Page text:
Be bold, innovative and invest in research and development is Vassilios Katsos’ guiding philosophy as the Greece-born pharmaceutical entrepreneur looks forward with optimism to renewed worldwide growth following a major breakthrough into the United States market.
Pharmathen Global operates in more than 85 countries and already makes up almost 1% of total exports from its president and chief executive’s Mediterranean homeland.
Now, having received US Food and Drug Administration (FDA) certification for its factory in Sapes in northeast Greece, it has been given the green light to launch its own-brand products in a country that accounts for 40% – the largest share – of the world’s drug market. “With our facilities being approved in the US, it gives us the ability to further enhance our operation,” Katsos said.
In particular, Katsos has “high aspirations” for long-acting injectable technology, “where we have unique to unlimited monopoly in the global market.” The innovation, which can be applied to a range of products, aims to improve patients’ quality of life by decreasing the number of injections required through a progressive release of drugs into the body. And Pharmathen has “invested dozens of billions in bringing this technology to completion.”
“We have many more products to file,” Katsos revealed. “We have already filed two products with the FDA and there are another six products scheduled for filing within 2018 and we have many more plans to roll out for the US market.”
After refined petroleum products, Greek medicaments (including pharmaceuticals) are the country’s second largest export. According to recent figures from the Union of Pharmaceutical Companies, the sector underpins, directly or indirectly, 86,000 jobs.
The industry already contributes 3.5% of the country’s GDP. What’s more, having grown 10% in the last three years, despite the lingering financial problems that stifle the Greek economy, it is estimated that, by 2021, it could help create another 25,000 jobs. “For every 1% that our exports increase in Greece, that contributes an increase of 4% to our GDP,” said Katsos. “So the internationalisation of our operations, where pharmaceuticals is a key pillar, proves the gravity of the sector for Greece.”
Katsos and his sister, Nellis Katsou, took charge of Pharmathen following the death of their father, Nikos, in 1993. The company, initially established in Athens in 1969, subsequently expanded from 35 people with a 30,000 euro turnover to more than 1,000 employees with sales worth 160 million euros by 2017.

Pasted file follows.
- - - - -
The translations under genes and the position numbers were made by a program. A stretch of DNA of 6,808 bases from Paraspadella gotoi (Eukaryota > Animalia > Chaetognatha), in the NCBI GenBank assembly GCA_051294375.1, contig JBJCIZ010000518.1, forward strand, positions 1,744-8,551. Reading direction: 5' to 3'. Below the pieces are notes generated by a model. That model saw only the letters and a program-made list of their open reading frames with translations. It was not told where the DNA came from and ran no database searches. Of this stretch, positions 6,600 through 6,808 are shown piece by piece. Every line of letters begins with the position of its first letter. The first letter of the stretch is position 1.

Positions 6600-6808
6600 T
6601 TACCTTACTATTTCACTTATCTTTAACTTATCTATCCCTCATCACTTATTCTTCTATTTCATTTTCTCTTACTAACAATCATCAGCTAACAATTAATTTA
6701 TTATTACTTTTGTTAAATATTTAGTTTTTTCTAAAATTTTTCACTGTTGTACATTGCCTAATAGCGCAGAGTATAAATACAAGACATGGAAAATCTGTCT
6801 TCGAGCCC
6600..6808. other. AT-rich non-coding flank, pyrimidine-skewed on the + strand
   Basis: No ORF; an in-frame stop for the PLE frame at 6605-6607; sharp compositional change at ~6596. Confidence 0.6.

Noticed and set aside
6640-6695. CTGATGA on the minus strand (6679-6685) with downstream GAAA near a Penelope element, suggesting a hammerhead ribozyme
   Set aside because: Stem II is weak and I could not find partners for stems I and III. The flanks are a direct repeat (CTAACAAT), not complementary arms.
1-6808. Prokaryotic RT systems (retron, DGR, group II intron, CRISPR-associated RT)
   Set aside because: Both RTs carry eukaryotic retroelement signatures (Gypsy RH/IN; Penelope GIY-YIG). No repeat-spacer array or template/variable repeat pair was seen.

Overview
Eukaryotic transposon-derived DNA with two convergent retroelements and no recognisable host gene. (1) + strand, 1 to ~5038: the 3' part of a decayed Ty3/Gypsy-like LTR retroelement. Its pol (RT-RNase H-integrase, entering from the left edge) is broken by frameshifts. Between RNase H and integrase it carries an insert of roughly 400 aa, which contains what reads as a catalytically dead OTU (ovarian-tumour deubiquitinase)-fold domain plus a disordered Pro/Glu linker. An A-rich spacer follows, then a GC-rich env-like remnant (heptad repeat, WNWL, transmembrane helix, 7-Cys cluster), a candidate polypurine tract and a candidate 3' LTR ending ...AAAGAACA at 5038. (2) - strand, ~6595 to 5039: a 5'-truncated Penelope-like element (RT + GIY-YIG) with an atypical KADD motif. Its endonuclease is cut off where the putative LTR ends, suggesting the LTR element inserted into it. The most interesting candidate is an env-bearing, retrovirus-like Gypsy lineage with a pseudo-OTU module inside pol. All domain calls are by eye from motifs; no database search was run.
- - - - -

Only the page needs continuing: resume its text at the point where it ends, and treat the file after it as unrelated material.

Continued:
However, in November, BC Partners, its parent company since 2015, sold Pharmathen’s commercial operations in Greece to a consortium led by Pericles and Petros Vassilopoulos and the local management team. The split was designed to allow the existing operation to concentrate 100% on exports.
Katsos, who is also an investor in the Pharmathen Hellas Greek spin-off, now heads up Pharmathen’s global business and insists that his homeland will remain “a strong pillar” in its operations despite being based in Amsterdam. “Pharmathen is an international company and we have a strong Greek DNA within our organisation,” he said. “Over the next years, five years, we have released an investment plan in excess of 60 million euro in our facilities, both in Athens, as well as in the northern part of Greece, in expanding and enhancing our facilities. What we’re saying is we are an international company with its heart beating in Greece.”
Pharmathen made its name creating generic pharmaceuticals and Katsos believes that selling a controlling stake to London-based investment company BC Partners was a necessary step in providing the further investment required to add more branded products to its range.
“If we all take a step back and remember what was 2015 for Greece, it was a hell year with all the wrong things happening, with political volatility, with capital controls,” he recalled. “For the next three years, we have released in excess of 120 million euros, investments in research and development of new therapeutic platforms and new products to be developed in our labs.”
Katsos, whose company invests more in R&D than any other in Greece, admits it is understandable why many firms in southern Europe responded to the financial crisis by first trimming that area of spending. He also attests that finding finance during such times can be challenging. However, he stated: “I believe that what we’re seeing today is companies doing exceptionally well in all of the South, companies that have somehow invested in R&D and have creativity and differentiation of their products or services.”
Katsos predicts more volatility in world markets but has positive advice for fellow entrepreneurs. “That will create opportunities,” he added. “That will require new forces, new alliances to be created. “So keep on dreaming, keep on executing, move forward. Be bold.”